By: Laura Huie
Shore Scripts created the anatomy articles in response to repeated requests to share successful scripts from our contests so that other emerging screenwriters could learn from their examples. Placing in a screenplay contest can create value for a writer’s IP and so meeting this request presented a challenge. How do you share what needs to stay private – at least for a while?
Deconstructing what made our Judges and readers select a script for placement, rather than publishing the script in its entirety, was a way to meet this challenge. And, we think, it is even more, useful to writers considering entering our contests. We thank our former Winners and Finalists for sharing their scripts with us and allowing us to share our evaluations with a wider community. Read on to find out what, for us, makes a great half-hour pilot script.
We’re going to break down the key elements of the 2022 Grand Prize Winner of our Half-Hour TV Pilot contest: MONKEY WRENCH, written by Ian Masters and Jon Smith.
LOGLINE: A geriatric punk re-forms a 1980s eco-terrorist group in a Cheshire retirement home to plot one last triumphant act of eco-sabotage against the UK’s nuclear future.
When writing a television show, executives want not only to see an original premise and compelling characters but that you have the imagination to sustain these things throughout a whole season (and more). So, if you’ve ever wondered what else makes a successful half-hour script, keep reading!
Not only do you need a strong core concept that has immediate appeal, but your idea also needs to be big enough to carry the series for as many seasons as possible. When writing a TV pilot, the first thing you need to consider is whether your premise has a series engine, or what drives every single episode in your television series.
One way to determine whether your idea has enough legs is to ask yourself if you can easily picture the ending or conclusion. If you can, your idea may be more suited to a movie, but if your concept contains lots of potential outcomes, and avenues, and creates new questions—then your idea could become a great match for a television series.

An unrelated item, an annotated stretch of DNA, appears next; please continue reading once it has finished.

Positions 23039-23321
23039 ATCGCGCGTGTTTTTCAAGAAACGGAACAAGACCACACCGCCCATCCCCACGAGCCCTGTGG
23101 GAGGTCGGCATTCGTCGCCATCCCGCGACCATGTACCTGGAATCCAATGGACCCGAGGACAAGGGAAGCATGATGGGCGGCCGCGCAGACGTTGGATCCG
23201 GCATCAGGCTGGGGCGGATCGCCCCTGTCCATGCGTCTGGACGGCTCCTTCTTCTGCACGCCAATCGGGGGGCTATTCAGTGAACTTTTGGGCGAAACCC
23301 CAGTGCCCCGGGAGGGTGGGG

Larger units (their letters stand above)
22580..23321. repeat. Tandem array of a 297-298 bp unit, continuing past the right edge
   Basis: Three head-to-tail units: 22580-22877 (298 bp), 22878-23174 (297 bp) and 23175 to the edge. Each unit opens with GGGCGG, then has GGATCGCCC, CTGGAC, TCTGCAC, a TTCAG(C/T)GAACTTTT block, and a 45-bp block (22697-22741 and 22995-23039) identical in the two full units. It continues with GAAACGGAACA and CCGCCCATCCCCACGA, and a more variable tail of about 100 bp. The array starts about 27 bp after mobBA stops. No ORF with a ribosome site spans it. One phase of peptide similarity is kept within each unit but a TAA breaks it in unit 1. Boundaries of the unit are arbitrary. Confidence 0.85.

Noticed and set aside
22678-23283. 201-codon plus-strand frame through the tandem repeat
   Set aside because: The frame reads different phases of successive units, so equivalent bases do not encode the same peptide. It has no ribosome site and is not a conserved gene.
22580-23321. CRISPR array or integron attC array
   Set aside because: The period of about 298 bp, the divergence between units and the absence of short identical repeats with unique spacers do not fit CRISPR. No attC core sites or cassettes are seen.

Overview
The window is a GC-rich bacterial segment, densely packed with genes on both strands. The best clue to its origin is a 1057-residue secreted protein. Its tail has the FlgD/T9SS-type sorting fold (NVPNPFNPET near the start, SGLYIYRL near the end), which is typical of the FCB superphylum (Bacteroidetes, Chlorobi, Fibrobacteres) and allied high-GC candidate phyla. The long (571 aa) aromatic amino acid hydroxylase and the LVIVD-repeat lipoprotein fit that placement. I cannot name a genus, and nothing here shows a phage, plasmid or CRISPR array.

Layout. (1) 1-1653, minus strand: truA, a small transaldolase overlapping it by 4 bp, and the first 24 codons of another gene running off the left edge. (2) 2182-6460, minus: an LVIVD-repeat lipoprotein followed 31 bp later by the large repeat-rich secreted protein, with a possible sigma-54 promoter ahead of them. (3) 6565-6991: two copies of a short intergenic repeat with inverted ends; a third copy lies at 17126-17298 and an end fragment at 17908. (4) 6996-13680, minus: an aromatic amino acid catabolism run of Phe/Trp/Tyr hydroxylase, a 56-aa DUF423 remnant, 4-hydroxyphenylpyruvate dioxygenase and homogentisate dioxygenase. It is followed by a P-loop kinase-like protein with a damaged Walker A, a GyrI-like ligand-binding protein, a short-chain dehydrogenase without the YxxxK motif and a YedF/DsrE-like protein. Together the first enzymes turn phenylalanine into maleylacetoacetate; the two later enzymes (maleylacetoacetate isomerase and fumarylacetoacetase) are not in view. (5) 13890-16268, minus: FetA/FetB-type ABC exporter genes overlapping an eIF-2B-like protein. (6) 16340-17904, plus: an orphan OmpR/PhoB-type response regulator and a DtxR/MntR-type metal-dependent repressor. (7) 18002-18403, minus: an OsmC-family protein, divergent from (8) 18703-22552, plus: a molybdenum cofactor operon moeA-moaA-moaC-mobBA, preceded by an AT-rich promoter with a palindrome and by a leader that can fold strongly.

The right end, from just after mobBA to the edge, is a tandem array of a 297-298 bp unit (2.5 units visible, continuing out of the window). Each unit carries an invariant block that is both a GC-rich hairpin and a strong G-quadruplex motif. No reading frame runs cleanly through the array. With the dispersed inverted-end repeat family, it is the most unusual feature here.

MONKEY WRENCH is about a grandmother with conviction and an attitude, an agenda, and a talent for acting. The protagonist, Elsie Cunningham, is on a mission to deal a fatal blow to Britain’s nuclear industry and she is prepared to go to extraordinary lengths to achieve it. In this first episode, we get a strong sense of the series arc—Elsie’s fight against Beaufort Power—through her combative visit to their headquarters. On a more familial note, Elsie also clashes with her no-nonsense, practical daughter Genevieve, who insists on placing Elsie into an assisted care home.
The first few pages of any story need to grab the reader’s attention right from the start, and one great way to do that is to subvert expectations. In MONKEY WRENCH, a bomb hoax is gripping and the surprise of finding an old lady taped up to the device is a terrific hook.
Elsie might say the stakes are planet Earth, but on a more personal level, this is possibly her last mission – although she might not be ready to admit that to herself just yet. We will no doubt learn more about what lies behind Elsie’s convictions as the story unfolds, but perhaps she wants to go out with dignity, fighting for what she perceives to be right until the very end.